Letter | Published:

Kirkendall Effect in Gases

Naturevolume 191page375 (1961) | Download Citation



AN experiment has been described1 in which the motion of fine particles of ammonium chloride smoke in a diffusing gas mixture was considered evidence for a Kirkendall effect in gases. Only a rough semiquantitative interpretation could be given at the time in terms of the usual phenomenological theory of the Kirkendall effect. Subsequent theoretical and experimental work2,3 on gaseous diffusion has shown that the phenomenological theory cannot be correct for gases, but that the classical kinetic theory of gases is capable of accounting for the phenomenon quantitatively. We wish to point out that it is now possible to give a quantitative interpretation to the previous measurements.

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  1. 1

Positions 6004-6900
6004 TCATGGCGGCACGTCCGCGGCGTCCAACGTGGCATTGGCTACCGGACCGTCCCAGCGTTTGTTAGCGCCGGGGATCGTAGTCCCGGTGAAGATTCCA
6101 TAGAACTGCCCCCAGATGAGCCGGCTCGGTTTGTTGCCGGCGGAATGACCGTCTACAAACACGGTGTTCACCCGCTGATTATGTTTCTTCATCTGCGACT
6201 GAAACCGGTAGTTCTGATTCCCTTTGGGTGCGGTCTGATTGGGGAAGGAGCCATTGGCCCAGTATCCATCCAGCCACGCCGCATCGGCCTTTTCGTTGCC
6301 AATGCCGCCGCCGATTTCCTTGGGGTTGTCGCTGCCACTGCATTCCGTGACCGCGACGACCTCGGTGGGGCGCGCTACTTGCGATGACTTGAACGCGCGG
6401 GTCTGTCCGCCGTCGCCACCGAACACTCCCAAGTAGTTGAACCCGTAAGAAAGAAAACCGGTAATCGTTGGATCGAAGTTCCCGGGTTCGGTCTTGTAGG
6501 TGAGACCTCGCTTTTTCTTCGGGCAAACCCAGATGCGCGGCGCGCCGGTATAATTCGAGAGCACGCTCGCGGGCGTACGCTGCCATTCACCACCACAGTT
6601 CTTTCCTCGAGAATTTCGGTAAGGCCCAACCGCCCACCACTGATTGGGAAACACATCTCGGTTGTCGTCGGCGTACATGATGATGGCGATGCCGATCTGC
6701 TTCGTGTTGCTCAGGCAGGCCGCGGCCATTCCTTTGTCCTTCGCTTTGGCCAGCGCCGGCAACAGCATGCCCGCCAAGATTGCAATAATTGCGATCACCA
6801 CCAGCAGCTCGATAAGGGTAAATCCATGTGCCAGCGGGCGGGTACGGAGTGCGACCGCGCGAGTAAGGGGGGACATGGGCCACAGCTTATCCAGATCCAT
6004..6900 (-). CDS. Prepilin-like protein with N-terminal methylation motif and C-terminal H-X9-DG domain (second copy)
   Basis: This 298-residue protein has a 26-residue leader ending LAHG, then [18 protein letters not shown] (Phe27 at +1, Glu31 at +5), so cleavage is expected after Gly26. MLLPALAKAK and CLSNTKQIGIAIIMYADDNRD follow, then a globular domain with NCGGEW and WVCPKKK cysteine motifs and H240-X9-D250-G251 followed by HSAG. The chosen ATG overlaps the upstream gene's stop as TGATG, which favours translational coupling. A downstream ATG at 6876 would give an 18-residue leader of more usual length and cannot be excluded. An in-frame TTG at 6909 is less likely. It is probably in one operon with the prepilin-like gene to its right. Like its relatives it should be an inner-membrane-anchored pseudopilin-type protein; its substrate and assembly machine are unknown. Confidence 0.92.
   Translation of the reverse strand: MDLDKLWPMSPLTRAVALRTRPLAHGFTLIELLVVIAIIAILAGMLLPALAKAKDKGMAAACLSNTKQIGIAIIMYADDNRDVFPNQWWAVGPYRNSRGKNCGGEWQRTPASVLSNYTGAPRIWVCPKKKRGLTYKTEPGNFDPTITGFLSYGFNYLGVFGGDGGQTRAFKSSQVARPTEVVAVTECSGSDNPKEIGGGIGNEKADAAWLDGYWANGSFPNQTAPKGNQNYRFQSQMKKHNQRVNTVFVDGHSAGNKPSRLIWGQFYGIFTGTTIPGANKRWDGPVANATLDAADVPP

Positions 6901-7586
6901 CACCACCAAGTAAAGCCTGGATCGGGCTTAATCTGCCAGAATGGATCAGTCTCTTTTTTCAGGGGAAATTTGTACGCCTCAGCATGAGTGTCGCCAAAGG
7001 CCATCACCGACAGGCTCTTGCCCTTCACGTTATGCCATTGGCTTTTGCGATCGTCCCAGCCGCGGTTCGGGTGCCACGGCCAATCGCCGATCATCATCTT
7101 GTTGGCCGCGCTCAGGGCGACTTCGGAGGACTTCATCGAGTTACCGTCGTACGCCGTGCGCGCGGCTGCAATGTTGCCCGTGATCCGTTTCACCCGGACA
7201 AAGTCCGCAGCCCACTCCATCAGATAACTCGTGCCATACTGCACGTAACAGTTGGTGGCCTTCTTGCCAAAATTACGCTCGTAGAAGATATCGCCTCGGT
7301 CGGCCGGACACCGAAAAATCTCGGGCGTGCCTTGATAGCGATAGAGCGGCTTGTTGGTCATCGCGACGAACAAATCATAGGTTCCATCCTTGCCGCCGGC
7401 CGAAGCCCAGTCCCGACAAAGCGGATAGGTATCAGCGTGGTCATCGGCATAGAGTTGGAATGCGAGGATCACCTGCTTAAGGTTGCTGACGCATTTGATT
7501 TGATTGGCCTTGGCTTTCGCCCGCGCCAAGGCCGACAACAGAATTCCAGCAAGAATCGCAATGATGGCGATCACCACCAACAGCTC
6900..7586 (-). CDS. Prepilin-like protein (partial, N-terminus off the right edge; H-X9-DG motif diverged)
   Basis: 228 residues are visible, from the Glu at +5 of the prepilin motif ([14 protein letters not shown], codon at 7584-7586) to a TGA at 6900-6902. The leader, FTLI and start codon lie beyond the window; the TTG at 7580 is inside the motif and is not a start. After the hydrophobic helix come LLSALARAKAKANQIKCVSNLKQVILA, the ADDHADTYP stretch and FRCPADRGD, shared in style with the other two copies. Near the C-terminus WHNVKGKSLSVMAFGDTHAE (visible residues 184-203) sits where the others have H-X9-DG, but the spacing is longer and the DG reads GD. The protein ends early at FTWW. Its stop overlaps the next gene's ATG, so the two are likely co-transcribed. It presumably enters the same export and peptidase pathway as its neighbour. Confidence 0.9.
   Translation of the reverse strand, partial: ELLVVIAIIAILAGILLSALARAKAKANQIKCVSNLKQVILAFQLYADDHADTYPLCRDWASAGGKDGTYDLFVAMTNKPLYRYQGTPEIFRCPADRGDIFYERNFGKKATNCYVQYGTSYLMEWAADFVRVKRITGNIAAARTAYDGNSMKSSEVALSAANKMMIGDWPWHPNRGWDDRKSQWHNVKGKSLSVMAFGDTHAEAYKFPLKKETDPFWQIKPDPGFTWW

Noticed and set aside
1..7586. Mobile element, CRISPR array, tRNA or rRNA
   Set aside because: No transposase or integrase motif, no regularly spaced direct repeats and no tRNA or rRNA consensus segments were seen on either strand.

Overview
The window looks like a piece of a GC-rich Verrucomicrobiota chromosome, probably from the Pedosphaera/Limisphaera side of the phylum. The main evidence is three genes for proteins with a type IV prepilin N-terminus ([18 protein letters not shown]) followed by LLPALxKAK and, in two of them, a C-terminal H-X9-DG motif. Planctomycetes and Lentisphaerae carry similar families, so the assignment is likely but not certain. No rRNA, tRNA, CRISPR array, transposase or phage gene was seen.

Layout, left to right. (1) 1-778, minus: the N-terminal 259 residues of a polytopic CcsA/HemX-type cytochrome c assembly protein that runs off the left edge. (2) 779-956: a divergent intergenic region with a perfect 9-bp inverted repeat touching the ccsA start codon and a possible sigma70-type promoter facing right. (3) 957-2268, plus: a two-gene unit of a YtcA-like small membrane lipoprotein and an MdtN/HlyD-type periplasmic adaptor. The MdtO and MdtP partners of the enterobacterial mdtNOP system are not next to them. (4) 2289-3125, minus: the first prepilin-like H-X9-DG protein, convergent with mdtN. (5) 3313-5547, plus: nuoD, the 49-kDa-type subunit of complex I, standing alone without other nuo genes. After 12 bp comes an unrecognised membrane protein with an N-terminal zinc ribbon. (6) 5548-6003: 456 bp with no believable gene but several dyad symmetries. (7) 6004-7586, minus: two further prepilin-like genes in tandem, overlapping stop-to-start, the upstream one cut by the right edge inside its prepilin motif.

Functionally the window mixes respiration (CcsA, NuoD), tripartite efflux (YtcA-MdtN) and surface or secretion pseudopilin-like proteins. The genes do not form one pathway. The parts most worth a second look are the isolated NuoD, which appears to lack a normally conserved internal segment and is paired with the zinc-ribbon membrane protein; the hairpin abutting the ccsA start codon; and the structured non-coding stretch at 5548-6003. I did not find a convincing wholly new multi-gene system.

Miller, L., and Carman, P. C., Nature, 186, 549 (1960).

  2. 2

    McCarty, K. P., and Mason, E. A., Phys. Fluids, 3, 908 (1960).

  3. 3

    Miller, L., and Carman, P. C., Trans. Farad. Soc. (to be published).

  4. 4

    Waldmann, L., Z. Naturf., 14, a, 589 (1959).

  5. 5

    Schmitt, K. H., Z. Naturf., 14, a, 870 (1959).

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  1. Institute for Molecular Physics, University of Maryland, College Park, Md

    • E. A. MASON
  2. National Chemical Research Laboratory, South African Council for Scientific and Industrial Research, Pretoria

    • L. MILLER
    •  & P. C. CARMAN


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